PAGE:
Aurora Research: The company analyzed the consequence of the reduction in cheap British electricity exports. It can potentially spike wholesale power prices by up to 4% in markets like Ireland and Northern Ireland which rely heavily on UK imports.

AFRY Services: The research firm indicated that if European countries increase coal and gas power generation to cover the shortfall, CO2 emissions could rise by 13 million tonnes annually. This increase is equivalent to the emissions of 8 million cars.

The figure shows that: Failure to remove renewables barriers leads to 80% higher CO2 price in 2030 significantly raising wholesale electricity prices for European industry & consumers.

EU CBAMsources: Aurora Energy Research, EIKON, S&P

Can Renewable Exports Avoid CO2 Fees?

A European Commission spokesperson stated that renewable power exports could avoid CO2 fees if they meet specific criteria and prove their origin. However, industry experts argue this is challenging. They assume that most electricity traded across interconnectors is anonymous, making it difficult to calculate the carbon content.

They have also voiced concerns, stating the tax penalizes sectors leading the fight against climate change. RenewableUK stressed the need for a system that rewards green energy credentials without unnecessary barriers. They called for policies that consider the actual carbon footprint of imports rather than applying a blanket approach.

Linking Carbon Markets: A Viable Solution

One potential solution is linking the EU and UK carbon markets, which would exempt UK power producers from the tax. 

Alistair McGirr, SSE’s Group Head of Policy and Advocacy noted,  

“Linking the carbon markets could prevent UK exporters from paying a tax to the EU that could otherwise benefit the UK budget.”

Despite this suggestion, neither Brussels nor London has shown enthusiasm for the idea.

Former UK climate change minister Graham Stuart also spoke in favor of linking carbon markets that could be explored under the post-Brexit Trade and Cooperation Agreement. The European Commission spokesperson added that the EU is open to linking its carbon market with others, but it “must stem from a mutual wish from both parties.”

Green Enhancing, Not Green Washing: Bolstering EU’s Carbon Markets

We discovered a significant aspect of tax implication on industry and consumers from the latest press release of the Council of EU.

Notably, the Council adopted its position on the Green Claims Directive to tackle greenwashing and help consumers make informed greener choices. The directive sets minimum requirements for substantiating, communicating, and verifying environmental claims. This move follows a 2020 study revealing that over half of environmental claims are vague, misleading, or unfounded. Thus, reliable, comparable, and verifiable claims are essential for informed consumer decisions.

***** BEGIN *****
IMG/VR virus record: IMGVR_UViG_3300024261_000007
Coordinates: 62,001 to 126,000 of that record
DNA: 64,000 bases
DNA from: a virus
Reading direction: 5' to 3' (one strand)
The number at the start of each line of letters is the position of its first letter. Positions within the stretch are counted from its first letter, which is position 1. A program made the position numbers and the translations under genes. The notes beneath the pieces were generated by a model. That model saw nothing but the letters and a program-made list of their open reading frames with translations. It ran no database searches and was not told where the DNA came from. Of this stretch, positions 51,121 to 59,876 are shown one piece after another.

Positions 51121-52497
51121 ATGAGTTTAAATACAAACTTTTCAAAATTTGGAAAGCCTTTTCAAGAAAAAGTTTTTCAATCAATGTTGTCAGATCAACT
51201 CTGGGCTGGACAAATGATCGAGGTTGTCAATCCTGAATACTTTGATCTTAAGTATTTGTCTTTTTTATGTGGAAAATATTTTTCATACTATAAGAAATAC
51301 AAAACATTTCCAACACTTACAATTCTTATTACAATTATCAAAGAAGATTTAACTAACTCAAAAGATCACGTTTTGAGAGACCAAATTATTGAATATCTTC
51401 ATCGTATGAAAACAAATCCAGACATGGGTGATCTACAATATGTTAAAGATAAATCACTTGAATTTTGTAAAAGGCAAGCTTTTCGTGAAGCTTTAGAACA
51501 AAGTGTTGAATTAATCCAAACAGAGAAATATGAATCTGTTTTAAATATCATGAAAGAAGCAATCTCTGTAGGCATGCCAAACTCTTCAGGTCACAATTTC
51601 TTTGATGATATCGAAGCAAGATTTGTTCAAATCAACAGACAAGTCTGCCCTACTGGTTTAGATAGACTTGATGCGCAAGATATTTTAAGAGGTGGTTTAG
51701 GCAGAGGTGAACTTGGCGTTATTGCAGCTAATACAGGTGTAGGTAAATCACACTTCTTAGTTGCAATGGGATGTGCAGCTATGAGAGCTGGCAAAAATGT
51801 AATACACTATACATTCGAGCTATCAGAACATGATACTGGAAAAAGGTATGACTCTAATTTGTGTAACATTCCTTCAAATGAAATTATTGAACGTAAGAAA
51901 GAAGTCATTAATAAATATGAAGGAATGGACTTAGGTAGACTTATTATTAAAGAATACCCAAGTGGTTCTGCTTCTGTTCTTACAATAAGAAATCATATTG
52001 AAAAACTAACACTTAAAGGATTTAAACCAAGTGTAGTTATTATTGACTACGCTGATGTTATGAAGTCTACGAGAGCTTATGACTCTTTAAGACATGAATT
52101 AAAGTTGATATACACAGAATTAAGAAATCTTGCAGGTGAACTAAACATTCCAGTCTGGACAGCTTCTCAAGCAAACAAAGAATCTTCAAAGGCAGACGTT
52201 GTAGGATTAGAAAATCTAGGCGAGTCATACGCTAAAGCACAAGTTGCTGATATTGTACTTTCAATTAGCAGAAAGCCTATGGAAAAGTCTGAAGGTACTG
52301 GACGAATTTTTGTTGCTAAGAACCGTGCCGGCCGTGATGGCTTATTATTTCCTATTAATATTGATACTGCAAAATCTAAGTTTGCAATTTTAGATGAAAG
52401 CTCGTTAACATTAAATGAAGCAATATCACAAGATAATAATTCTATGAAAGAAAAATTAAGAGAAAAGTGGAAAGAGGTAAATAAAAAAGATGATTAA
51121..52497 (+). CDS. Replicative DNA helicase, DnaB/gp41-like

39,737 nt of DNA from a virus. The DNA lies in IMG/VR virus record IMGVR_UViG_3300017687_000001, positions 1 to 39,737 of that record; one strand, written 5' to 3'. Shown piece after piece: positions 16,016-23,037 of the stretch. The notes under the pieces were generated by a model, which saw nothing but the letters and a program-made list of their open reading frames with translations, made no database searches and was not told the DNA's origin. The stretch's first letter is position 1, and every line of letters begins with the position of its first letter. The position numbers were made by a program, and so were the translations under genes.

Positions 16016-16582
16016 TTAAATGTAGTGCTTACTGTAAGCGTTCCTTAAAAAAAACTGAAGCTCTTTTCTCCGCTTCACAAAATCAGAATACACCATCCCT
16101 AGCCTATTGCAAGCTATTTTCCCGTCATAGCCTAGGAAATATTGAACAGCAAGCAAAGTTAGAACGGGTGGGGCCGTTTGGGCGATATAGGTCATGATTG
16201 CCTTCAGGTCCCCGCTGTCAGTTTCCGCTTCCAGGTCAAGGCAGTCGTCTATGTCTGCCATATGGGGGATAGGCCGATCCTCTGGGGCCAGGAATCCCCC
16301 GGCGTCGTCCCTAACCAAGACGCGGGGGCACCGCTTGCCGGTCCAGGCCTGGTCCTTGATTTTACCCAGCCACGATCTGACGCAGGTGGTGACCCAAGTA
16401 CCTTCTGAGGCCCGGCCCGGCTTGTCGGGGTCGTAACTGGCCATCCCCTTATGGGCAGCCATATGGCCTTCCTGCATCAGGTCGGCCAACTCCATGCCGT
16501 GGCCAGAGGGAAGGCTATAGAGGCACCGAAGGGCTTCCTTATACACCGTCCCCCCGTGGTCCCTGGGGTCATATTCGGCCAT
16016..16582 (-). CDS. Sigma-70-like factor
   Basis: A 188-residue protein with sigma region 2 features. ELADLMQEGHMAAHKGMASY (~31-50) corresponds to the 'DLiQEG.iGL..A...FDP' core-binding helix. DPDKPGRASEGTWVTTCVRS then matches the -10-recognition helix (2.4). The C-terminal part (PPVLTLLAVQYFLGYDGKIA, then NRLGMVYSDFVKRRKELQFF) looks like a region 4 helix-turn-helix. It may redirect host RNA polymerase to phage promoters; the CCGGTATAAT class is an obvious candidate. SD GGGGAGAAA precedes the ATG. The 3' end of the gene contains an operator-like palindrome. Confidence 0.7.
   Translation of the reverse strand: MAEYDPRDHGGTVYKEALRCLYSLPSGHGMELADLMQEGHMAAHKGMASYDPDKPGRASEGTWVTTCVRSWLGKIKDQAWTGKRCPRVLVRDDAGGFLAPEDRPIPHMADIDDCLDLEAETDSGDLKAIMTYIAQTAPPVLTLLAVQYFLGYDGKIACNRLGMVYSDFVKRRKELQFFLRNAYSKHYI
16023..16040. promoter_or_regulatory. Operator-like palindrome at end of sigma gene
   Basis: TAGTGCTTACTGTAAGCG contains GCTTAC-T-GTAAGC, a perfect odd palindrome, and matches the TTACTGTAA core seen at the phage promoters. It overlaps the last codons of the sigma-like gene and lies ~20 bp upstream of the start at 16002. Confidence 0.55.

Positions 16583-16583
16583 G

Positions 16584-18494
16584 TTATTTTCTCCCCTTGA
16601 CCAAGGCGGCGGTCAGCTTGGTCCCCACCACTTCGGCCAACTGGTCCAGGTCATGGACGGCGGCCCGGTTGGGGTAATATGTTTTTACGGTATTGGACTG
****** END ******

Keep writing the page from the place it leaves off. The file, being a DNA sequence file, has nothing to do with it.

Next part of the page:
Alain Maron, Minister of the Government of the Brussels-Capital Region, responsible for climate change, environment, energy, and participatory democracy has commented on this move, 

“Today, we reached an important agreement to fight greenwashing by setting rules on clear, sufficient and evidence-based information on the environmental characteristics of products and services. Our aim is to help European citizens to make well-founded green choices.”

Organizations like Anew Climate, Rubicon Carbon, and others, hailed the EU’s progress on the Green Claims Directive (GCD) but called for further action to ensure it supports transparent and credible green claims, vital for achieving net zero. Key recommendations include:

  • Reliable Green Claims: Ensure claims are reliable, comparable, and verifiable across the EU to prevent greenwashing.
  • Simplified Framework: Avoid unnecessary administrative burdens and support the use of all types of carbon credits, not just EU-originated removal credits.
  • Uniformity in Standards: Align with existing frameworks like the CRCF and ICVCM to avoid overlap and enhance international consistency.

They collectively believe adopting these measures will boost voluntary private-sector investment in climate mitigation. It would also advance the Green Deal and strengthen Europe’s competitive market.


This analysis emphasizes the need for dialogue between UK and EU policymakers to ensure the tax does not sabotage the global fight against climate change. Furthermore, a balanced approach is crucial for British Green Energy to recognize its efforts while minimizing trade disruption. Overall, the future of UK-EU trade and the global climate agenda hinges on achieving this equilibrium.